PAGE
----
Cable-knit jumpers are not for everyone, but the Editorial style guide certainly is. Anyone writing marketing, PR or informative content for the website should refer to it, not just the Digital Content team. It's also useful for people writing on the blog or even in print. Achieving consistency across all University communications is a big challenge, but having a single style guide to follow is a good step towards this.

The important thing is for everyone to keep the style guide in mind and use it as they write. This can be hard to do, even as an editor responsible for maintaining it. It takes a critical eye and an awareness of the types of things that you might need to check. Things like house style for quotation marks, bullet points or commas, whether 'biannual' means twice a year or every two years, how to write about currency, how to write the plural of 'master's degree', whether we hyphenate 'full-time', whether 'instalment' has one 'l' or two...

These are the things I dream about.


If you have any suggestions to improve the style guide, you can email


Slaves to the dragon

📥  Communication, Team

We’re currently recruiting for three new people: a Content Producer and two Developers. This got me thinking about what I most enjoy about the team I work with and the work we do.

Being the newbie

I’m a relatively new member of the team. I started in January this year on a six-month maternity cover contract. If your maths skills are as good as mine you’ll notice that I’ve now been here for ten months. That’s because my contract was extended, which is great as I get to spend more time working with this team on the major project we call Transition.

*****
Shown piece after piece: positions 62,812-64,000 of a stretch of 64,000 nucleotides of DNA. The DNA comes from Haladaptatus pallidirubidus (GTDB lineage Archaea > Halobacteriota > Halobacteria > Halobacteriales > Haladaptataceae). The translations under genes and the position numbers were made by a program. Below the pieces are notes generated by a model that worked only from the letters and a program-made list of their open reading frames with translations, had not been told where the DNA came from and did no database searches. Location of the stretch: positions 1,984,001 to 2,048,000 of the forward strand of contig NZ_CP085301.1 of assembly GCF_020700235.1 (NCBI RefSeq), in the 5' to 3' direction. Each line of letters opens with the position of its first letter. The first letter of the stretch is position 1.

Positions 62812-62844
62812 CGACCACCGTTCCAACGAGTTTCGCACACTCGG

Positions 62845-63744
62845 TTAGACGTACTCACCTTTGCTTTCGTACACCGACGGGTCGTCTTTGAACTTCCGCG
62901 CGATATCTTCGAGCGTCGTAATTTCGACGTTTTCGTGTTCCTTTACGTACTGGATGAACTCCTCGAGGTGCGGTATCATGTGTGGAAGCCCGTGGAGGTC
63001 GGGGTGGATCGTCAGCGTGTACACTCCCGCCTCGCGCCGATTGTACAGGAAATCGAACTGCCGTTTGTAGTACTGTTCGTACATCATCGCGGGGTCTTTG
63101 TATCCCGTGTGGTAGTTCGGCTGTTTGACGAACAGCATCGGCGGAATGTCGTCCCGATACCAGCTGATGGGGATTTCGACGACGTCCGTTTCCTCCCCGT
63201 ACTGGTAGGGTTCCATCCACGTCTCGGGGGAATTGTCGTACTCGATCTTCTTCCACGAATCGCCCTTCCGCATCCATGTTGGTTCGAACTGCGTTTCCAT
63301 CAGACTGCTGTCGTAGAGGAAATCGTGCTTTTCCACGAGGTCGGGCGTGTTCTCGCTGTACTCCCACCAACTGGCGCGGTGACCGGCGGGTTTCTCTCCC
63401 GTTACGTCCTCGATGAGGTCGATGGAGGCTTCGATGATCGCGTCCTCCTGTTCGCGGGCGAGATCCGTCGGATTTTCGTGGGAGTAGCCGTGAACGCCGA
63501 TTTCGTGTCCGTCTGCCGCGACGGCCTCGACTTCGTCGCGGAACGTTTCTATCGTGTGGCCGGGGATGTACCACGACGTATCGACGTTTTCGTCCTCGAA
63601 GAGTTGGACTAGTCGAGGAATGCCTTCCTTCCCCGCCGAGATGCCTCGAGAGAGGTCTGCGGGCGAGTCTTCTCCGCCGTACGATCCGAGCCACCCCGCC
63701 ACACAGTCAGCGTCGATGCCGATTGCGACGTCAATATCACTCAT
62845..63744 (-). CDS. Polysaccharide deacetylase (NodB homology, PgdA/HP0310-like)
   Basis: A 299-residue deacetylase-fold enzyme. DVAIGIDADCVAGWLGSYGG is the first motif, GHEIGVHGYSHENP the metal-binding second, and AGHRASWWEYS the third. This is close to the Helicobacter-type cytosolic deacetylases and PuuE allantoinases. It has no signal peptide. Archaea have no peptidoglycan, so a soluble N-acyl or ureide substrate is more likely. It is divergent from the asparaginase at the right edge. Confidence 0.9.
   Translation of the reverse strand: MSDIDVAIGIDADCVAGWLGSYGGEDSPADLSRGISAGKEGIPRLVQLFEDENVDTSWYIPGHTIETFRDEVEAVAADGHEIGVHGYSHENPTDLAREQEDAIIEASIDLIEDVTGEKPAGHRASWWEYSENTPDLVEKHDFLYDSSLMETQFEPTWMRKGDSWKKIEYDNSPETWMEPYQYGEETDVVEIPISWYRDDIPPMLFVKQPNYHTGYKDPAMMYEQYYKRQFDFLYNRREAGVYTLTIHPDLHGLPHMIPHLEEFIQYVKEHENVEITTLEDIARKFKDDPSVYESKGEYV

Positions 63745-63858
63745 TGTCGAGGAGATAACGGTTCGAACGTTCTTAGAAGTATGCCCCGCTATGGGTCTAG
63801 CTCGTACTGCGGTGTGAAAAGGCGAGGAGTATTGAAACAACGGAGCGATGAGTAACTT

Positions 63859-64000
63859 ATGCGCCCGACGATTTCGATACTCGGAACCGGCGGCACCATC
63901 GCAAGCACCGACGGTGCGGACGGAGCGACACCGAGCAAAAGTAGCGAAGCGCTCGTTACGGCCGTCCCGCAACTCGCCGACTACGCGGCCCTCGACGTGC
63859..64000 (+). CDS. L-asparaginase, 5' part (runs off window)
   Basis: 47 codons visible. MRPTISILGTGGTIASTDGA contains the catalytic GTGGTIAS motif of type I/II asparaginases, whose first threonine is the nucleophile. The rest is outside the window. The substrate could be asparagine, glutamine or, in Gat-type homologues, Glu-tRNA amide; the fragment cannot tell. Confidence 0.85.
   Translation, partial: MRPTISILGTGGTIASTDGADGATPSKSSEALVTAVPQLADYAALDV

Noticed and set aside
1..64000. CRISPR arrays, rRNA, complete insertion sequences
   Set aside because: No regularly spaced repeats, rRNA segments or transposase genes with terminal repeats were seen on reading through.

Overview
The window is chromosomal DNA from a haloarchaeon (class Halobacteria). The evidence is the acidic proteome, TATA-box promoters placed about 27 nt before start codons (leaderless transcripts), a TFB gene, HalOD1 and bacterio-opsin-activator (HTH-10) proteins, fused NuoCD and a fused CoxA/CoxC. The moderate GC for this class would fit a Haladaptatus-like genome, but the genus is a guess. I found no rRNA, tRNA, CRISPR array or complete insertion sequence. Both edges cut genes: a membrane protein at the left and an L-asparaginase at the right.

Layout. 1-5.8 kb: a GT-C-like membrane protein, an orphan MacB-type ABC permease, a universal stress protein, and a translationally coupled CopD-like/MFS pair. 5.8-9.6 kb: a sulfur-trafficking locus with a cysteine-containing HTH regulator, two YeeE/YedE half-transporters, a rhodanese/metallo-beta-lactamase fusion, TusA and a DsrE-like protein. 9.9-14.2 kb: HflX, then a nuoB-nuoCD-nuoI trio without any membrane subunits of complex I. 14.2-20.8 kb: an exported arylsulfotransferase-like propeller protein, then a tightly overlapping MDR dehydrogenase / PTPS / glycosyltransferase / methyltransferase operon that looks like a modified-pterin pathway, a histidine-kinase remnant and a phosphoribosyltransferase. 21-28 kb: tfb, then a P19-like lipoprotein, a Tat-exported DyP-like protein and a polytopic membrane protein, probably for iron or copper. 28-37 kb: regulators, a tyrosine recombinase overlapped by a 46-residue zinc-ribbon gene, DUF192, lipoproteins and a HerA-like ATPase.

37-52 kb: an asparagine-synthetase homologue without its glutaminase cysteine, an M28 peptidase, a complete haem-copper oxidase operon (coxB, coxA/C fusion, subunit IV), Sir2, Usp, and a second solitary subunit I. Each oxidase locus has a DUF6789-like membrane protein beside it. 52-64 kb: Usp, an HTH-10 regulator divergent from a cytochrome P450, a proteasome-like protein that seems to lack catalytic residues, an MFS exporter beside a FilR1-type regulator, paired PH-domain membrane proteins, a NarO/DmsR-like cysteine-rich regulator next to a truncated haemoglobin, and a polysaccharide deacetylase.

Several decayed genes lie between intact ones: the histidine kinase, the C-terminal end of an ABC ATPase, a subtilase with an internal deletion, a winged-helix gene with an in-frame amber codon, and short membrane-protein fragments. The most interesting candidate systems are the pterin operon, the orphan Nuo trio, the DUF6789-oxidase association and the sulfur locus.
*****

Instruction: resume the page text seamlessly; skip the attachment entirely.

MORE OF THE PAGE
This might sound like I’m spinning some sickly, sycophantic yarn, possibly in the hope of another contract extension, but I really do think it’s worth explaining how this team works because it’s not like anywhere I’ve been before.

My background is in book publishing, where I did digital marketing for a few too many years. I then spent a while developing my editorial skills through freelance work and as the web editor for a magazine site in Bristol. You don’t need my full CV, but it’s worth noting that I haven’t come through the ranks of academic content production to get here. Very few of the Content team have.

The team that sits together, ships together

Because I haven’t worked at a university before I've had a lot to learn — so many acronyms, so little time. But the exciting thing has been learning from everyone — the Content team, the developers, and the UX designers. We sit in the same room, which is a first for me, and as a team, we constantly share what we know. There are daily stand-up meetings and fortnightly Show & Tell presentations. We even have dedicated time slots for developing our skills, personally and as a team.

We work in our own interpretation of Agile, which I hadn't done before, but I picked it up really quickly with everyone's help. Working this way keeps us focused and on target as a unit.

We’re all about shipping, so much so that we have a flippin’ dragon that roars every time we make something live. There’s a real sense of team achievement when we ship an improvement for the user. We work hard to get things done, but when it’s 5 o’clock, we go home and we come back fresh the next day.

Best team ever!
(too much?)

As I mentioned, we all come from different backgrounds, so the office is full of interesting people, all of whom are endlessly friendly and ready to chat. I felt instantly welcome when I started and was immediately invited to join a load of Slack channels about comic books, video games, parenting, running, house hunting…

Everyone here is passionate about something, from cooking to travel to films to D&D; we all have something to talk about, something we love beyond our jobs. Being able to share these passions with our colleagues gives us the energy we need to produce great work. We’re here all day, but we don’t have to leave ourselves at home.

This extends to the dress code - of which there is none to speak - although I haven’t really put that to the test yet. Maybe next week I’ll wear my Spider-Man costume and see if anyone minds.

A blue plastic dragon